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All models are wrong. Some happened to be useful. That statement is an accurate reflection of my feelings about how podcasters utilize—or try to utilize—marketing funnels for their shows.
No, this is not a primer on marketing funnels. But I will summarize the concept simply: a funnel moves people from awareness to consideration to purchase. That's it.
Broadly speaking for podcasters, that means making a lot of people aware of your podcast, then getting some of them to consider listening to your podcast, and then getting an even smaller set to actually listen. Not really purchasing, unless you’re selling a premium or private feed. Then more power to you.
(Quick note for the marketing pros in the room: Yes, I’m aware of using a podcast as part of a marketing funnel. But I’m not talking about that today. Let’s move on.)
So that’s all there is to it. Seems simple, right? Sure. Perhaps too simple.
Flawed Funnel Thinking For Podcasters
I’ve a few issues with the simplicity marketing funnels describe and the panacea far too many marketers claim them to be.
To start, I think the metaphor of a funnel itself is wrong. When you break it down, the job a marketing funnel performs bears little resemblance to what we use actual funnels for in the reals world. If I use a funnel in my kitchen, say to pour olive oil out of the big glass bottle and into the small squeeze bottle I keep beside my stove, the funnel’s job is to make sure I don’t spill oil all over my countertop during the transfer. Unless I screw up big time, every drop I pour in at the top of the actual funnel comes out the bottom.
Marketing funnels don’t work like that. They’re leaky, with not just some but the vast majority of people never progressing through the funnel at the top. It’s just not realistic to think every awareness exposure will lead to a conversion. This literally never happens, and no marketer thinks it does.
In reality, the marketing funnel behaves more like a sieve or a filter, helping the right people progress through the process. But “marketing sieve” doesn’t sound nearly as sexy, so I’ll not be dying on that hill.
You and I both know that not every single person made aware of your show is going to consider listening to your show. How many billboards do you look at as you drive by and immediately forget about because they aren’t for you? How many commercials do you see or hear that don’t resonate with you?
None of them are worthy of your consideration. And more importantly, it’s not worth it for the company or brand to try to move you to the consideration set. If you’re not the target audience, then they do not care about you. And that’s OK.
As podcasters, we need to be OK with that too. You need to make it abundantly clear who your podcast is for. A new person needs to be able to quickly move on if your show is not for them. That isn’t a bad thing! Someone looking for a new mobile phone isn’t a good fit for my show, even if they are made aware of my show because of an episode where I talked about mobile phone apps for podcasts.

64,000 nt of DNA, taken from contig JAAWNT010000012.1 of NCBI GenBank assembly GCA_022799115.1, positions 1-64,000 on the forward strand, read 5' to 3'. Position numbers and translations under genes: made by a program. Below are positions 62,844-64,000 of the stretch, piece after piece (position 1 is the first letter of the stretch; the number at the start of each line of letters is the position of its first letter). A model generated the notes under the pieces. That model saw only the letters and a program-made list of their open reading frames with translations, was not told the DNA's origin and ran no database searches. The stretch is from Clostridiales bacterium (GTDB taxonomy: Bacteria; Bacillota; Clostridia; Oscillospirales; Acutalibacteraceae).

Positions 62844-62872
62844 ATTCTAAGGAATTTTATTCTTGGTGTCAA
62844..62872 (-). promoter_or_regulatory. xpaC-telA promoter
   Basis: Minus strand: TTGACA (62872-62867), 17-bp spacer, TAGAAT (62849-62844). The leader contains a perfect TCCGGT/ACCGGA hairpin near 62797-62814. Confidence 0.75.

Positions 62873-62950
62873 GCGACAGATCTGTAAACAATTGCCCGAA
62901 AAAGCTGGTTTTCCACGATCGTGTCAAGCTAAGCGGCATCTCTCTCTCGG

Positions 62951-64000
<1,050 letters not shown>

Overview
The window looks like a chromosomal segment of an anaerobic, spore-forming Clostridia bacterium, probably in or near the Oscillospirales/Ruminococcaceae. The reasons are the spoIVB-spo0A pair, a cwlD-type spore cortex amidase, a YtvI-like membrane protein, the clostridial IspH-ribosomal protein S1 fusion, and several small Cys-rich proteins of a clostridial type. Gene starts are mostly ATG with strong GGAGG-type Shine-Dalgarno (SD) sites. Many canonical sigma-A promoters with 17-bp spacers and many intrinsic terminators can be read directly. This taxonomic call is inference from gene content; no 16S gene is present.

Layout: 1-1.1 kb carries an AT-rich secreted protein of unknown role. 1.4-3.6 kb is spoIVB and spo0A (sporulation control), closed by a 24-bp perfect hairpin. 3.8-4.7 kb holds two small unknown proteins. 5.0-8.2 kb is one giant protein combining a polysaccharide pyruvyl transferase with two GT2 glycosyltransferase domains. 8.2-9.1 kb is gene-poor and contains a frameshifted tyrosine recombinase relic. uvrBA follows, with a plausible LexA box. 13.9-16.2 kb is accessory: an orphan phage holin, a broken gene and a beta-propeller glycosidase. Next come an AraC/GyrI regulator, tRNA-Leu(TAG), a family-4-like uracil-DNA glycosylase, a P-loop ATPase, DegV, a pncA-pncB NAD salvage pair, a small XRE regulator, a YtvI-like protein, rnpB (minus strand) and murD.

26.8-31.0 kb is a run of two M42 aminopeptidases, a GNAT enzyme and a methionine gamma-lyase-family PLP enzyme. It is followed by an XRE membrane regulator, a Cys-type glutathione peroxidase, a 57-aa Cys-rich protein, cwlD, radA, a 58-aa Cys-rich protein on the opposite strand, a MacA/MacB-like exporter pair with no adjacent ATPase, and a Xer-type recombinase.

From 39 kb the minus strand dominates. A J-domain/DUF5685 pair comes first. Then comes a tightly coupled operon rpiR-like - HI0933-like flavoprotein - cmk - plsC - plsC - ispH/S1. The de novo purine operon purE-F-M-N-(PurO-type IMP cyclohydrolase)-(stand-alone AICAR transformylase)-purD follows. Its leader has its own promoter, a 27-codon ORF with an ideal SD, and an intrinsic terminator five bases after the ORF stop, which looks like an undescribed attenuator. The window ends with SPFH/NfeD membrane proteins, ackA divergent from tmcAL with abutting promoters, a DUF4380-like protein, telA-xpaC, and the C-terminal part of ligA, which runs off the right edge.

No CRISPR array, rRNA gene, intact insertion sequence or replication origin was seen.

If you’re using mystery and intrigue on assets you’re making for awareness—stop. You’re not doing yourself or anyone else any favors by hiding exactly who your content is for.
Another beef I have with funnels is this: actual funnels have a single entry point. The top. That’s it. There’s no “side hatch” on my kitchen funnel, so I can’t add oil into the middle of my funnel.
But in reality, people can do encounter your podcast’s assets of all forms in lots of ways. Not just from assets specifically designed for the awareness stage. It’s possible—likely, even—that one of your social posts announcing your latest episode will be surfaced to someone via an algorithm. That may be the first time they’ve heard of you or your podcast, and they click. That’s great! But only if they’re going to have a good time on that click. What did you share? And audiogram? Then what do they do? Was it a direct link to your .mp3 file? Did they like that experience? And… what are they supposed to do after that?
Or maybe they were searching for a topic and the search engine offered up your episode detail page. The searcher has no idea who you are or even that the page they are clicking through to is for a podcast. Or maybe they were watching YouTube and one of your videos—a clip or the video-version of the whole episode—is either suggested or auto-plays. Will the new person have any idea what’s going on when they view the page or watch your video? What can you do to make that experience better for those who skipped the awareness stage?